There are a number of applications for different parts of Cinnamomum camphora tree. The study of Cinnamomum camphora leaves extract (CLE) has shown the protective effects against DNA damage and biochemical changes in mice caused by atrazine (AT) which is one of the commonly used grass and weed herbicides. [9] The widespread usage of AT has caused contamination in the environment, resulting in genotoxicity and biochemical disturbances in animals and human cells. In this experiment, all the tested tissues which were treated with CLE showed a significant and time dependant decrease in chromosomal abnormalities and DNA damage. [9] Two ribosome inactivating proteins (RIPs), cinnamomin and camphorin are found in the seeds of Cinnamomum camphora; studies have shown their inhibitory effect on the cultured carcinoma cells. [16] In addition, cinnamomin has shown to have inhibitory effect on the growth of solid melanoma in the skin of the nude mouse. [16] The application of RIPs can be very significant in drug development and crop-plant technology due to their toxicity against viruses, tumor cells, insects and plant fungal pathogens. [17]

One use of camphor is for carbon nanotubes (CNT). In recent years, the finding of CNT which are made of very light and strong fibers of one atom-thick sheet of carbons, rolled in tubes, have been very exciting developments with many applications in medicinal and industrial fields. [18] One of the most important uses of CNT is in the cancer treatments. Single wall CNT can be used as a drug delivery vehicle with high surface area to deliver chemotherapy drugs to the tumor cells and later, these purely carbon-made nanotubes can be excreted out of the body by biliary pathway without causing any toxicity. [19] Carbon nanotubes to this point are synthesized from purified petroleum products like methane, benzene, acetylene, etc. However, camphor can be the environment-friendly, alternative new option. [18] Camphor is a botanical hydrocarbon which is very cheap and can be easily cultivated without fear of shortages unlike petroleum products. Therefore, camphor is an excellent carbon source for the production of a high yield, high purity and high efficiency carbon nanotubes in future. [20]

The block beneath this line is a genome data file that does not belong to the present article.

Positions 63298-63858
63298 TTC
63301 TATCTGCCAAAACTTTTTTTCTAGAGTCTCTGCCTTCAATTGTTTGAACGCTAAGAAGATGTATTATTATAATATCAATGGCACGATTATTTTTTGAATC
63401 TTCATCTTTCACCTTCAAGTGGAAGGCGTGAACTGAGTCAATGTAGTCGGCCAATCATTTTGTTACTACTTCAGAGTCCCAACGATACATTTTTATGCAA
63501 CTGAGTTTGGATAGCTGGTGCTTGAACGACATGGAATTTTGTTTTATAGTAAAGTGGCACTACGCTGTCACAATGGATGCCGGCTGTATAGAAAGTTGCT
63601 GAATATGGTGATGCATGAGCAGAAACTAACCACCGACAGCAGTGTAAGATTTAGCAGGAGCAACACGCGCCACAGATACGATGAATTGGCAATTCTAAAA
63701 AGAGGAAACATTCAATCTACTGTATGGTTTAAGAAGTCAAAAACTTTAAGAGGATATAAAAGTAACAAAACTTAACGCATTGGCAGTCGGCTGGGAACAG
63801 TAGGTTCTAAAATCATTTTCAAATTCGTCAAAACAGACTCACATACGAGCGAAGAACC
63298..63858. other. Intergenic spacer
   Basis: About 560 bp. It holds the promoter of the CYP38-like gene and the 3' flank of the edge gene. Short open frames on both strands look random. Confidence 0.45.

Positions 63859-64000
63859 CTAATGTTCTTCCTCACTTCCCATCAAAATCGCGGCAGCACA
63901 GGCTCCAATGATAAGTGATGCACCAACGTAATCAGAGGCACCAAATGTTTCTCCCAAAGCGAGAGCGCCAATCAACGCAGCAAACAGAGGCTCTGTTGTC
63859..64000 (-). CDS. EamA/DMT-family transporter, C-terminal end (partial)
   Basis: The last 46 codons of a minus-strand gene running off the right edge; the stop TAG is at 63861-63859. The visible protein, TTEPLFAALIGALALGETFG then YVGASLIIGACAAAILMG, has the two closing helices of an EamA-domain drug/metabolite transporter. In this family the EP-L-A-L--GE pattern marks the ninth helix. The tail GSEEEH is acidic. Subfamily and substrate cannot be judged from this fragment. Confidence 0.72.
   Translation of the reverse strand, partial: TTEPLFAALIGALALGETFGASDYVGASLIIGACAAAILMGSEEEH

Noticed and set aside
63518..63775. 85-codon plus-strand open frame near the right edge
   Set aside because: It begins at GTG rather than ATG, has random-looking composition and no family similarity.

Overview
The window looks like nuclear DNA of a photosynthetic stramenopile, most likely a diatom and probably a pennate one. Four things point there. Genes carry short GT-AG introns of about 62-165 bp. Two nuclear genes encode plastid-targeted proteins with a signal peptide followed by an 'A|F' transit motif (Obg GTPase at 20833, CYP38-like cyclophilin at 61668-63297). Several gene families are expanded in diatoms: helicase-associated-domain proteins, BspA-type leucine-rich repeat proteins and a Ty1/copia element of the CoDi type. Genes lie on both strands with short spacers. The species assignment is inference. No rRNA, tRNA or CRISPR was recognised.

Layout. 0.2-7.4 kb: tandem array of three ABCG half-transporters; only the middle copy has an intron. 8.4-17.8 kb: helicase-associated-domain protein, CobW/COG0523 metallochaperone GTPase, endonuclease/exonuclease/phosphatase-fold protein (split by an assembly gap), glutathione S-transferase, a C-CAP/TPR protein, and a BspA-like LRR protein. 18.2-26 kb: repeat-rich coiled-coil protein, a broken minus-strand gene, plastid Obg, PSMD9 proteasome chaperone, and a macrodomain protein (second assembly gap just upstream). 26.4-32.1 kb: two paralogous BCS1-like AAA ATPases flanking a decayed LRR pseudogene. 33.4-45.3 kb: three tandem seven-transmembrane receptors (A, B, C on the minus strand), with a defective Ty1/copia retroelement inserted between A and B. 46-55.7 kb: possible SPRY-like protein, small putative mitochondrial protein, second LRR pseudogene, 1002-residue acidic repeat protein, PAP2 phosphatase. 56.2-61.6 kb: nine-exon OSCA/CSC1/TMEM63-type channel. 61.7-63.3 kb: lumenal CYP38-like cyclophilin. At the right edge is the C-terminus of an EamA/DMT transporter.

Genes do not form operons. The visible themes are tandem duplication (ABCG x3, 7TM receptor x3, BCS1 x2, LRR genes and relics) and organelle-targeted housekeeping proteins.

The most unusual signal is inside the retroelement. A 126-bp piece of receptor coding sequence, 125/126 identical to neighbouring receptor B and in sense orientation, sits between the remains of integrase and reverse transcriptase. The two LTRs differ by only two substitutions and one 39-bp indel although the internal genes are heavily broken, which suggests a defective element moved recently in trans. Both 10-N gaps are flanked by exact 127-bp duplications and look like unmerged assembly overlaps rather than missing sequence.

The essential oil of Cinnamomum camphora and some other aromatic camphor containing plants such as sage, rosemary and basil which are widely used in traditional medicines contain monoterpenes. The studies have shown that some essential oil components, especially monoterpenes have suppressive and anti-mutagenic effect in number of human cancer cells including colon cancer, gastric cancer, liver tumor, breast cancer, leukemia and others. [21] Most cancer chemotherapy treatments include highly cytotoxic drugs against proliferating cancer cells as well as healthy cells which can be harmful for the body. With a different mechanism of action, essential oils with their monoterpene components can have multiple pharmacological tumor-suppressive activities, mostly without such harm. [21]

Many studies have been done about the various applications and benefits of camphor in pharmaceutical, industrial and environmental fields. Camphor has been used traditionally for many years as a remedy for the relief of pain, inflammation and irritation in the body and skin. Recent studies have focused on the role of camphor in preventing and curing serious and life- threatening diseases, when it is used purely or combined with other treatments. The study on some species in the Lauraceae family, shows that a number of extracts have significant antioxidant, anti-inflammation and anti-tumor activities. [7] [21] [22] These studies indicate that Lauraceae tree species and other camphor containing plants could have very important potential nutraceutical and pharmaceutical applications in the future, [22] taking medicine just another step forward.

Dosage and Toxicity

Camphor like any other medication should be used for certain patients within the indicated dosages and contraindications. [3] The concentration of 3–11% has been approved by the FDA for topical use as a pain reliever and anesthetic. [23] Camphor and other terpenoid compounds do not accumulate in the environment since many soil bacteria like Pseudomonas putida readily degrade these compounds. [24] Although herbal medicines and essential oils have been widely used in folk and modern alternative medicine for many years and have shown to be very effective in curing many symptoms and diseases, the misuse of them can be very harmful for the body causing serious problems. [25] Camphor intoxication has been reported in humans and especially children but mostly because of accidental ingestion or exceeding the recommended amount. [3]


Camphor has been used traditionally for many years, solely or in combination with other treatments for the relief of pain, inflammation and irritation in body and skin. It can also be very effective in treating and preventing some serious, life threatening diseases. Considering the growing number of cancer patients, Cinnamomum camphora and its components should be investigated further as a viable option in the treatment of different types of cancer. In addition, more studies on the application of camphor for patients with memory disorders and brain dysfunctions such as in Alzheimer's and autism are needed.

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Author Contributions
Rafie Hamidpour – Conception and design, Analysis and interpretation of data, Critical revision of the article, Final approval of the version to be published
Soheila Hamidpour – Analysis and interpretation of data, Critical revision of the article, Final approval of the version to be published
Mohsen Hamidpour – Analysis and interpretation of data, Critical revision of the article, Final approval of the version to be published
Mina Shahlari – Acquisition of data, Drafting the article, Final approval of the version to be published
Guarantor of submission
The corresponding author is the guarantor of submission.
Source of support
Conflict of interest
Authors declare no conflict of interest.